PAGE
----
How To Keep Your Cat Physically Healthy

30 Nov 2023

All cats will need to visit the vets at some point, so we recommend you register with your local practice as soon as possible. 

Like all pets, cats need regular trips to the vets for routine health checks and vaccinations. These health checks work on the principle that ‘prevention is better than cure’ and are important to keep your cat healthy and help prevent certain diseases.

Your vet will want to check your cat over thoroughly at least once a year and more frequently as they get older or if they have special medical needs.

Cats tend to be very good at hiding signs of stress, pain or illness as they don’t want to appear vulnerable. This is another important reason for regular health checks.

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Get their vaccinations

Vaccinations protects your cat against a number of common but serious cat diseases. The most commonly available vaccines are used to provide protection against the following infections:

  • Feline Panleukopenia Virus (FPV, Feline Infectious Enteritis or Feline Parvovirus).
  • Cat Flu (Feline Herpesvirus FHV-1 and Feline Calicivirus FCV).
  • Feline Leukemia Virus (FeLV).

After your cat’s initial vaccinations (two vaccinations given three to four weeks apart – usually administered to your cat as a kitten), your cat will then require follow up ‘booster’ vaccinations.

When you take your cat for a booster, your vet will also do a health check at the same time to make sure they’re physically healthy and well.


Treat them for fleas and worms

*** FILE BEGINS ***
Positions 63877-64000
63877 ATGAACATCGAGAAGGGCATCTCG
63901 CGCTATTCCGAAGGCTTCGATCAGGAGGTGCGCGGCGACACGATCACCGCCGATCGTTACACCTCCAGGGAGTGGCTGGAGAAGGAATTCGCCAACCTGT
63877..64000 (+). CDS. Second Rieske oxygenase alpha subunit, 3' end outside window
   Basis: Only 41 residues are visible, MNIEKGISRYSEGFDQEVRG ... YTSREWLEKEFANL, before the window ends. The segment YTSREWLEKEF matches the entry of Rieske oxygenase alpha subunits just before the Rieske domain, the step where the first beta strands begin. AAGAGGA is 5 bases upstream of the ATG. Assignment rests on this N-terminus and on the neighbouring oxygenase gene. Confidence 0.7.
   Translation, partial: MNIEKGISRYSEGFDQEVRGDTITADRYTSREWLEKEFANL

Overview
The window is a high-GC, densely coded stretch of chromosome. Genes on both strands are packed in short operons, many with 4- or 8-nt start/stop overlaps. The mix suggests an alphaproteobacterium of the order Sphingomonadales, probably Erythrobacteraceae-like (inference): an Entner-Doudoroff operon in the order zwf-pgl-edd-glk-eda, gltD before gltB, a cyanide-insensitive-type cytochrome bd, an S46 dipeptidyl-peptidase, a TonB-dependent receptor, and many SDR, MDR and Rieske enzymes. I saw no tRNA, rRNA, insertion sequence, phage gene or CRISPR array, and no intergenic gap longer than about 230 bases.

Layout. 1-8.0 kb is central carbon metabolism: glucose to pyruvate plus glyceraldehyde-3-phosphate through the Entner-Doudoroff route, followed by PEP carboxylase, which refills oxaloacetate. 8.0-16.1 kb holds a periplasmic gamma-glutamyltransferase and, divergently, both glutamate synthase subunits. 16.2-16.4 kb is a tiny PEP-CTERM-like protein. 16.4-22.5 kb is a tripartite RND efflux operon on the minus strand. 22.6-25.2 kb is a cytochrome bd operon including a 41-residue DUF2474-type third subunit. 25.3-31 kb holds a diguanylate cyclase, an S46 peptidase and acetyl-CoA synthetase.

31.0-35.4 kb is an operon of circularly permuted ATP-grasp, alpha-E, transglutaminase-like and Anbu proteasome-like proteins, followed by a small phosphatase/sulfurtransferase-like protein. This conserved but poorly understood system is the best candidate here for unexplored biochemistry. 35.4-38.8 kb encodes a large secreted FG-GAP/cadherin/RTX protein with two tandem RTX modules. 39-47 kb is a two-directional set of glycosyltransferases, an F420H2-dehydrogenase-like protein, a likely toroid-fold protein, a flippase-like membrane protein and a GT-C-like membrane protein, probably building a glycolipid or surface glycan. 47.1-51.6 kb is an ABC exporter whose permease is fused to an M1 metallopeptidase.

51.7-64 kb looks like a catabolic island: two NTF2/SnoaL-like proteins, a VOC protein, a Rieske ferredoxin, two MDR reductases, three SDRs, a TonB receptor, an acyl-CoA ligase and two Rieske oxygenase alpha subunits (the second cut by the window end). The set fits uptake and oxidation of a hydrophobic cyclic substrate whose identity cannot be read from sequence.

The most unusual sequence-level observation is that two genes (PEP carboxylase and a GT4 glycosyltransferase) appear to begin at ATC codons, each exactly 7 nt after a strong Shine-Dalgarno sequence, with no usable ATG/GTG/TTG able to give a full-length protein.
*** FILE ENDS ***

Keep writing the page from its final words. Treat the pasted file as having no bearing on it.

Your cat will need to be treated regularly for both fleas and worms. The safest and most effective treatments are those recommended by your vet.


An infestation of fleas can be uncomfortable for your cat and can lead to them developing skin disease.

Fleas can cause your cat to become infected by tapeworm. They can also help spread disease both between cats and between cats and people.

Depending upon the product you use, your cat will need treating for fleas every month.

Cat specific spot-on treatments are recommended over flea collars and powders.

Make sure you only use cat-specific treatments when treating your cat for fleas as certain flea products developed for dogs can be lethal to cats.


Depending on the product you use, your cat will need treating for worms approximately every one to three months.

It may not be obvious when your cat is infested with worms, but large infestations can cause weight loss, sickness and diarrhoea.

Cats that hunt regularly are particularly at risk of worm infestations.

Certain types of worms that cats have can also be passed on to people.


Reduce any potential stress

Cats can be very sensitive. If your cat is stressed, they can become both emotionally and physically unwell and may develop physical illnesses as well as display problem behaviours.

Often owners may only notice something is ‘not quite right’ with their cats when they have already been stressed for some time. Cats may lose their appetite or be sick occasionally or behave in a way that owners have never seen before, such as spraying urine against the wall indoors or behaving aggressively.

The sooner you’re aware that your cat could be experiencing stress, the sooner you can resolve the problem. This means keeping a close eye on your cat’s physical health as well as their behaviour so that anything ‘odd’ or ‘out of character’ that could be a sign of stress is quickly identified.